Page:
Title

Cross-Cultural Associations of Four Parenting Behaviors With Child Flourishing: Examining Cultural Specificity and Commonality in Cultural Normativeness and Intergenerational Transmission Processes

Document Type

Article

Publication Date

7-22-2021

Abstract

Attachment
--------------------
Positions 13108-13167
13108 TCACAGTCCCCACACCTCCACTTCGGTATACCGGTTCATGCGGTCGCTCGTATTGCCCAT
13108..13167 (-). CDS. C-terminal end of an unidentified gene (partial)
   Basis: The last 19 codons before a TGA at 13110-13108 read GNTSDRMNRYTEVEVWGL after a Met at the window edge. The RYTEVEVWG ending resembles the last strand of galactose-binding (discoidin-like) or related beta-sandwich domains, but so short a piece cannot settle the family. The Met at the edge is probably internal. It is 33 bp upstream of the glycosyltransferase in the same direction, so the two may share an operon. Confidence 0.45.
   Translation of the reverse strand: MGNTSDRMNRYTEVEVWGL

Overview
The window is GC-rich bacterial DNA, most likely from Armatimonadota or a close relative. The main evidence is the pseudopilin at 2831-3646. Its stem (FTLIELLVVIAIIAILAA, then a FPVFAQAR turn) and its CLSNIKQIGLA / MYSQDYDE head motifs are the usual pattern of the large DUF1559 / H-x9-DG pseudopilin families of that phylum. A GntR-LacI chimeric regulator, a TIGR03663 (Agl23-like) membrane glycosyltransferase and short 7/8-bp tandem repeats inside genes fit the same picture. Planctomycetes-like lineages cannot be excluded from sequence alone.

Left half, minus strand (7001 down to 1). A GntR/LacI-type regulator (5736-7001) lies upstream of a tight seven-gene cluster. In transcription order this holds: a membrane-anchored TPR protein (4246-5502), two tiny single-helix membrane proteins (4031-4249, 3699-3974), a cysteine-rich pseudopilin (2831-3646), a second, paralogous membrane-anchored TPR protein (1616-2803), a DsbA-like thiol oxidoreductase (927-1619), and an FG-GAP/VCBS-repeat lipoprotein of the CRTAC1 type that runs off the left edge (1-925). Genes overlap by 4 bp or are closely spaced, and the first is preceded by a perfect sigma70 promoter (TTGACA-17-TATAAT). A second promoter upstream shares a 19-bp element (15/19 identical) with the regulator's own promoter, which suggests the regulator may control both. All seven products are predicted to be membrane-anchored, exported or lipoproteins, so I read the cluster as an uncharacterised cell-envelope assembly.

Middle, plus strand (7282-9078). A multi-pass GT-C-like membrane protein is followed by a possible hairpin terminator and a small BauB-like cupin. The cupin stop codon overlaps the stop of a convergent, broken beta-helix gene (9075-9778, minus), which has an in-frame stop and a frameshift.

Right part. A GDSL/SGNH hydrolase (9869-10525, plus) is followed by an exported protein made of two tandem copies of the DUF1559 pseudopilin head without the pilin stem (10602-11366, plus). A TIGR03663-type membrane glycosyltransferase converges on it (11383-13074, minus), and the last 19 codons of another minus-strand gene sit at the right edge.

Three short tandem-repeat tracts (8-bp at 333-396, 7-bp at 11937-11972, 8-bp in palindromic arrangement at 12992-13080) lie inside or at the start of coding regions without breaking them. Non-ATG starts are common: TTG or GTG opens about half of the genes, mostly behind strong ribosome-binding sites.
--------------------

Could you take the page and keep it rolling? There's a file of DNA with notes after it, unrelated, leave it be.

Families from nine countries (N = 1,338) were interviewed annually seven times (Mage child = 7–15) to test specificity and commonality in parenting behaviors associated with child flourishing and moderation of associations by normativeness of parenting. Participants included 1,338 children (M = 8.59 years, SD = 0.68, range = 7–11 years; 50% girls), their mothers (N = 1,283, M = 37.04 years, SD = 6.51, range = 19–70 years), and their fathers (N = 1,170, M = 40.19 years, SD = 6.75, range = 22–76 years) at Wave 1 of 7 annual waves collected between 2008 and 2017. Families were recruited from 12 ethnocultural groups in nine countries including: Shanghai, China (n = 123); Medellín, Colombia (n = 108); Naples (n = 102) and Rome (n = 111), Italy; Zarqa, Jordan (n = 114); Kisumu, Kenya (n = 100); Manila, Philippines (n = 120); Trollhättan & Vänersborg, Sweden (n = 129); Chiang Mai, Thailand (n = 120); and Durham, NC, United States (n = 110 White, n = 102 Black, n = 99 Latinx). Intergenerational parenting (parenting passed from Generation 1 to Generation 2) demonstrated specificity. Children from cultures with above-average G2 parent warmth experienced the most benefit from the intergenerational transmission of warmth, whereas children from cultures with below-average G2 hostility, neglect, and rejection were best protected from deleterious intergenerational effects of parenting behaviors on flourishing. Single-generation parenting (Generation 2 parenting directly associated with Generation 3 flourishing) demonstrated commonality. Parent warmth promoted, and parent hostility, neglect, and rejection impeded the development of child flourishing largely regardless of parenting norms.

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